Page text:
Usually I keep my snubs for the end, but it’s insane that Ethan Hawke wasn’t nominated, especially in such a weak field. His performance as a priest in a politically charged crisis of faith is searing–much more deserving than Malek’s fake teeth, which will almost definitely win. (Certainly more than Viggo Mortensen, who smirked and hand-waved his way through Green Book.)

Snubs (other than Ethan Hawke): Lakeith Stanfield, Sorry to Bother You; John David Washington, Blackkklansman

Best Supporting Actress

Amy Adams, Vice

Marina de Tavira, Roma

Regina King, If Beale Street Could Talk

Emma Stone, The Favourite

Rachel Weisz, The Favourite

Will Win: Regina King, If Beale Street Could Talk

Should Win: Rachel Weisz, The Favourite

Regina King is amazing, and should definitely win for something. But the characters in Beale Street were pretty thinly written, and she wasn’t given much to do in the end. All the ladies in The Favourite acquit themselves equally well in meatier roles—especially Weisz, whose deceptive yet loyal character was easily the most layered of the three.

Snubs: Anya Taylor-Joy, Thoroughbreds; Elizabeth Debicki, Widows; Michelle Yeoh, Crazy Rich Asians

Best Supporting Actor

Mahershala Ali, Green Book

Adam Driver, BlacKkKlansman

Sam Elliott, A Star Is Born

Richard E. Grant, Can You Ever Forgive Me?

Sam Rockwell, Vice


Will win: Mahershala Ali, Green Book

Should Win: Mahershala Ali, Green Book

I had all the problems with the sanitized, white-savior-teaches-black-guy-to-eat-fried-chicken racial politics of Green Book. But Mahershala Ali did the near-impossible: he wrung a commanding performance and genuine character arc out of the condescending, casually racist script. Without Michael B. Jordan in the race (which is ridiculous, btw), I’m happy to see it go to Ali, who made me wish the whole time that his Don Shirley was the protagonist, for both political and artistic reasons.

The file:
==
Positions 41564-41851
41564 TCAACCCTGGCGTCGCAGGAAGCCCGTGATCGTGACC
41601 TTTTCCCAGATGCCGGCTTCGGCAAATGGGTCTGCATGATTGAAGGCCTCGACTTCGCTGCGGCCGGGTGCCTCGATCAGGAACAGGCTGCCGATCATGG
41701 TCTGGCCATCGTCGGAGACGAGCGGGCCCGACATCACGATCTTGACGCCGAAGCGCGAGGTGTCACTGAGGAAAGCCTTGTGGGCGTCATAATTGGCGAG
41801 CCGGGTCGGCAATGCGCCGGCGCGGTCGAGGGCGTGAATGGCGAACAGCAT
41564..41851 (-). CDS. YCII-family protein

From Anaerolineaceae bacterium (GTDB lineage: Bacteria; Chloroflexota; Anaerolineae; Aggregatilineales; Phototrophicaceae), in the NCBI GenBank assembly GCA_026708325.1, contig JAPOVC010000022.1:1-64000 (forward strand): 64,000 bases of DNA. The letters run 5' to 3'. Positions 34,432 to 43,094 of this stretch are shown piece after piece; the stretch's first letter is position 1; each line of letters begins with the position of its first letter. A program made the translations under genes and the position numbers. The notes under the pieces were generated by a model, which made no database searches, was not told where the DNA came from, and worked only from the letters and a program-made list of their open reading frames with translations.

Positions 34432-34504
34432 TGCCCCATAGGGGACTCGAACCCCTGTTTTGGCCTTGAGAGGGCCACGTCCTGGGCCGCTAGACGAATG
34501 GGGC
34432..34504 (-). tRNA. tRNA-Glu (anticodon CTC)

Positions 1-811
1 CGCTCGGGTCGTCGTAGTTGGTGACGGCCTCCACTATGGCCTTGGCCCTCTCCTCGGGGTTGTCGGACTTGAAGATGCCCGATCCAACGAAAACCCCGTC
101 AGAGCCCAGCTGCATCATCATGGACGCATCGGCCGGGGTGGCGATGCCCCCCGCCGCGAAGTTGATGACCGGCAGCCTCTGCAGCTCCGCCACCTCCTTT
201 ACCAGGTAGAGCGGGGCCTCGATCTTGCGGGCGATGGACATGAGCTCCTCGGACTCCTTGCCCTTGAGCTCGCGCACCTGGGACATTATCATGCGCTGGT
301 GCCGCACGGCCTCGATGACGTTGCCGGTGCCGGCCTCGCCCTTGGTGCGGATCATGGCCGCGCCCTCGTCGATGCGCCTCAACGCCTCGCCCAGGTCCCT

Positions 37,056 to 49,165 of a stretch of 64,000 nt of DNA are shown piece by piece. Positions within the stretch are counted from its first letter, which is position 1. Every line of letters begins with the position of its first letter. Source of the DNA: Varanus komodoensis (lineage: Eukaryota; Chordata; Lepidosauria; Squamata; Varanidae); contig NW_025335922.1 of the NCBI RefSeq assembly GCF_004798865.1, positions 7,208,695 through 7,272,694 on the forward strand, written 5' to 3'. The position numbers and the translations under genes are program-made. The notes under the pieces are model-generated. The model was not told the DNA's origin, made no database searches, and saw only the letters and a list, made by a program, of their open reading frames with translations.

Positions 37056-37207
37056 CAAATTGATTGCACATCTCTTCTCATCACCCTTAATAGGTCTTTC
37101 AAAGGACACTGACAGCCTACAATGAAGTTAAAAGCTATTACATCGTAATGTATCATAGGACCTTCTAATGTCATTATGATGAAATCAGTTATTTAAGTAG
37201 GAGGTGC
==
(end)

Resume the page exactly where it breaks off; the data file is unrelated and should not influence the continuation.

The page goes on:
(Would also be happy to see it go to potential spoiler Richard E. Grant, who was super charismatic and having the time of his life in Can You Ever Forgive Me?.)

Snubs: Michael B. Jordan, Black Panther; Daniel Kaluuya, Widows; Armie Hammer, Sorry to Bother You; Brian Tyree Henry, If Beale Street Could Talk

Best Adapted Screenplay

The Ballad of Buster Scruggs, Joel Coen and Ethan Coen

BlacKkKlansman, Charlie Wachtel, David Rabinowitz, Kevin Willmott, and Spike Lee

Can You Ever Forgive Me?, Nicole Holofcener and Jeff Whitty

If Beale Street Could Talk, Barry Jenkins

A Star Is Born, Eric Roth, Bradley Cooper, and Will Fetters

Will Win: Blackkklansman

Should Win: The Ballad of Buster Scruggs

I like Blackkklansman, but think that the stark, furious direction is much more special than the writing, which veered towards conventional in the third act. Similarly, the visuals were the standout in If Beale Street Could Talk, which worked better as a tone poem than a story about actual humans. Likewise, the acting was what elevated both A Star Is Born and Can You Ever Forgive Me? above typical Oscar bait. The trophy will go to Blackkklansman as a consolation prize, but it should go to the witty subversions of the Coen brothers.

Snub: Crazy Rich Asians

Best Original Screenplay

The Favourite, Deborah Davis and Tony McNamara

First Reformed, Paul Schrader

Green Book, Nick Vallelonga, Brian Currie, and Peter Farrelly

Roma, Alfonso Cuarón

Vice, Adam McKay

Will Win: The Favourite

Should Win: First Reformed

I would be happy for The Favourite, which boasts a biting and often hilarious screenplay, if I weren’t so mad about First Reformed getting snubbed for Best Picture and Best Actor. Sigh.

(If Green Book gets this, I will riot.)

Snubs: Sorry to Bother You, A Simple Favor, The Kindergarten Teacher

Best Original Song

Will Win: “Shallow,” A Star Is Born

Should Win: “Shallow,” A Star Is Born

No contest here, nor should there be. There are other good songs in the race, but nothing could beat the instantly-iconic Lady Gaga scream.